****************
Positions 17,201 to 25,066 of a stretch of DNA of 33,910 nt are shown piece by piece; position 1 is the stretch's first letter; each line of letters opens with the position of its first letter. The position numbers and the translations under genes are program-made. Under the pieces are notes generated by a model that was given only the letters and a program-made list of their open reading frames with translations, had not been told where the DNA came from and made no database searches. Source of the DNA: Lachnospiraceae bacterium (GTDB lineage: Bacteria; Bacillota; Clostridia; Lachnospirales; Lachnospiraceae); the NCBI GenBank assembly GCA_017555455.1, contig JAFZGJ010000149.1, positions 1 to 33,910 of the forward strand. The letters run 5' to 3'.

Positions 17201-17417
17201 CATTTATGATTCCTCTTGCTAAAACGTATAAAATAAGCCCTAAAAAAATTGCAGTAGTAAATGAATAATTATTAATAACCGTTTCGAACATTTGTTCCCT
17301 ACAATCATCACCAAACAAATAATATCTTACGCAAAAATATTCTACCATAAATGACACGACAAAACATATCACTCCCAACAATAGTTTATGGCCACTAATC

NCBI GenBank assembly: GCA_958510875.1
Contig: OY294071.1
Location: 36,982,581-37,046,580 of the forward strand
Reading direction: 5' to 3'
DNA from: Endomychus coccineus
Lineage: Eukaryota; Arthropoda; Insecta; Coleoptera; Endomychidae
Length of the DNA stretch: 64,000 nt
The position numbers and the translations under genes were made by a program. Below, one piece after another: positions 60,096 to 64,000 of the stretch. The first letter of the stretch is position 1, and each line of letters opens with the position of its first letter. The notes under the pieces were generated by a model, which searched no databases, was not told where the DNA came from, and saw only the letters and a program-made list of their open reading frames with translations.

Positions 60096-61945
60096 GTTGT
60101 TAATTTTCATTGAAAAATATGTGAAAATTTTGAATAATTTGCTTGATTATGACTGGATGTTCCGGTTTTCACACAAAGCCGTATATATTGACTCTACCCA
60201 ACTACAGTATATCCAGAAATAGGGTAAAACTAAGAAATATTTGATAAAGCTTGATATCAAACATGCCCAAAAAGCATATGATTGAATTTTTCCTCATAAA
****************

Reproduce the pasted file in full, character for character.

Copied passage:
Positions 17,201 to 25,066 of a stretch of DNA of 33,910 nt are shown piece by piece; position 1 is the stretch's first letter; each line of letters opens with the position of its first letter. The position numbers and the translations under genes are program-made. Under the pieces are notes generated by a model that was given only the letters and a program-made list of their open reading frames with translations, had not been told where the DNA came from and made no database searches. Source of the DNA: Lachnospiraceae bacterium (GTDB lineage: Bacteria; Bacillota; Clostridia; Lachnospirales; Lachnospiraceae); the NCBI GenBank assembly GCA_017555455.1, contig JAFZGJ010000149.1, positions 1 to 33,910 of the forward strand. The letters run 5' to 3'.

Positions 17201-17417
17201 CATTTATGATTCCTCTTGCTAAAACGTATAAAATAAGCCCTAAAAAAATTGCAGTAGTAAATGAATAATTATTAATAACCGTTTCGAACATTTGTTCCCT
17301 ACAATCATCACCAAACAAATAATATCTTACGCAAAAATATTCTACCATAAATGACACGACAAAACATATCACTCCCAACAATAGTTTATGGCCACTAATC

NCBI GenBank assembly: GCA_958510875.1
Contig: OY294071.1
Location: 36,982,581-37,046,580 of the forward strand
Reading direction: 5' to 3'
DNA from: Endomychus coccineus
Lineage: Eukaryota; Arthropoda; Insecta; Coleoptera; Endomychidae
Length of the DNA stretch: 64,000 nt
The position numbers and the translations under genes were made by a program. Below, one piece after another: positions 60,096 to 64,000 of the stretch. The first letter of the stretch is position 1, and each line of letters opens with the position of its first letter. The notes under the pieces were generated by a model, which searched no databases, was not told where the DNA came from, and saw only the letters and a program-made list of their open reading frames with translations.

Positions 60096-61945
60096 GTTGT
60101 TAATTTTCATTGAAAAATATGTGAAAATTTTGAATAATTTGCTTGATTATGACTGGATGTTCCGGTTTTCACACAAAGCCGTATATATTGACTCTACCCA
60201 ACTACAGTATATCCAGAAATAGGGTAAAACTAAGAAATATTTGATAAAGCTTGATATCAAACATGCCCAAAAAGCATATGATTGAATTTTTCCTCATAAA